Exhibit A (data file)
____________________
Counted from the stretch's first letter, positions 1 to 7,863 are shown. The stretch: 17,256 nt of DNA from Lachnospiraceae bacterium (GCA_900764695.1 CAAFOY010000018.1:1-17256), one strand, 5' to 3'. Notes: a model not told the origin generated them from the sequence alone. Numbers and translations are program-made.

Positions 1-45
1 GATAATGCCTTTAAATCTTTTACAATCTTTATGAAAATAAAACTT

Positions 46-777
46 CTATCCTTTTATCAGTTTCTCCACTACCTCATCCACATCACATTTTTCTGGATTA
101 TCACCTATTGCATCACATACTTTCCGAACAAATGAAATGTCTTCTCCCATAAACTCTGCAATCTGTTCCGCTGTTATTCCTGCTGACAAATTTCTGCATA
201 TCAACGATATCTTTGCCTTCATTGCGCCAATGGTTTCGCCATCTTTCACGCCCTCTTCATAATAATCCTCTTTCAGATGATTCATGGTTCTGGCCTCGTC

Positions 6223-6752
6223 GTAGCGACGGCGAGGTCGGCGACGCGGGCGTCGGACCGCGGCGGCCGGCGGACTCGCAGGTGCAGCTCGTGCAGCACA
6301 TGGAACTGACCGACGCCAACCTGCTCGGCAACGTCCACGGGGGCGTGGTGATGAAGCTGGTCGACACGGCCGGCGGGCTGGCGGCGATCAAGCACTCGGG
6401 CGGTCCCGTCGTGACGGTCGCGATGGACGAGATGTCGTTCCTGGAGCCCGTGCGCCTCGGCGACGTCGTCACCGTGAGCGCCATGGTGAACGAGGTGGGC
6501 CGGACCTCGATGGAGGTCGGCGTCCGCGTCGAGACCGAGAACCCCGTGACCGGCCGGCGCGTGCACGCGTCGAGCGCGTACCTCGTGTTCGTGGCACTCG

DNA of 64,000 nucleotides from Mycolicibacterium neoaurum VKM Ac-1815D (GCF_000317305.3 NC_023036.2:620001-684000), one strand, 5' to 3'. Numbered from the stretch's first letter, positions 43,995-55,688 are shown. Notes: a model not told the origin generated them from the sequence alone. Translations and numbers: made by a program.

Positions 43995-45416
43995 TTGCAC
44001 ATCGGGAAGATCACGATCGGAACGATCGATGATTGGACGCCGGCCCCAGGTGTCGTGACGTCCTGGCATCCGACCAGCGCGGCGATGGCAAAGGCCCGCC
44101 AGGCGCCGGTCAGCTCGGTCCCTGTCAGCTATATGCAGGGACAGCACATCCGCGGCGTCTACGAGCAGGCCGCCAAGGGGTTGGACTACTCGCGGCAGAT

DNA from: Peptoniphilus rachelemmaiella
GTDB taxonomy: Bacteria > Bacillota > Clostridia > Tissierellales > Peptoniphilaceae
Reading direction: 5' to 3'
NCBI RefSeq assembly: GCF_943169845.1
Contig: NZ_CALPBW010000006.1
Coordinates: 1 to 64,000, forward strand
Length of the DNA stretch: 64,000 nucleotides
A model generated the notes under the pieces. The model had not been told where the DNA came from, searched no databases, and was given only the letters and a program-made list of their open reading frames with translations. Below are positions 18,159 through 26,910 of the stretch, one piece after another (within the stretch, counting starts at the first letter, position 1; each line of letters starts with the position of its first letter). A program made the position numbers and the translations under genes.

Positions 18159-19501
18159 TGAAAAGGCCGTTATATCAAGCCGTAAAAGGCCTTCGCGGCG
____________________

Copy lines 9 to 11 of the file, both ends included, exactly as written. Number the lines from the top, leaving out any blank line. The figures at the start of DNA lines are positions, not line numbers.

6223 GTAGCGACGGCGAGGTCGGCGACGCGGGCGTCGGACCGCGGCGGCCGGCGGACTCGCAGGTGCAGCTCGTGCAGCACA
6301 TGGAACTGACCGACGCCAACCTGCTCGGCAACGTCCACGGGGGCGTGGTGATGAAGCTGGTCGACACGGCCGGCGGGCTGGCGGCGATCAAGCACTCGGG
6401 CGGTCCCGTCGTGACGGTCGCGATGGACGAGATGTCGTTCCTGGAGCCCGTGCGCCTCGGCGACGTCGTCACCGTGAGCGCCATGGTGAACGAGGTGGGC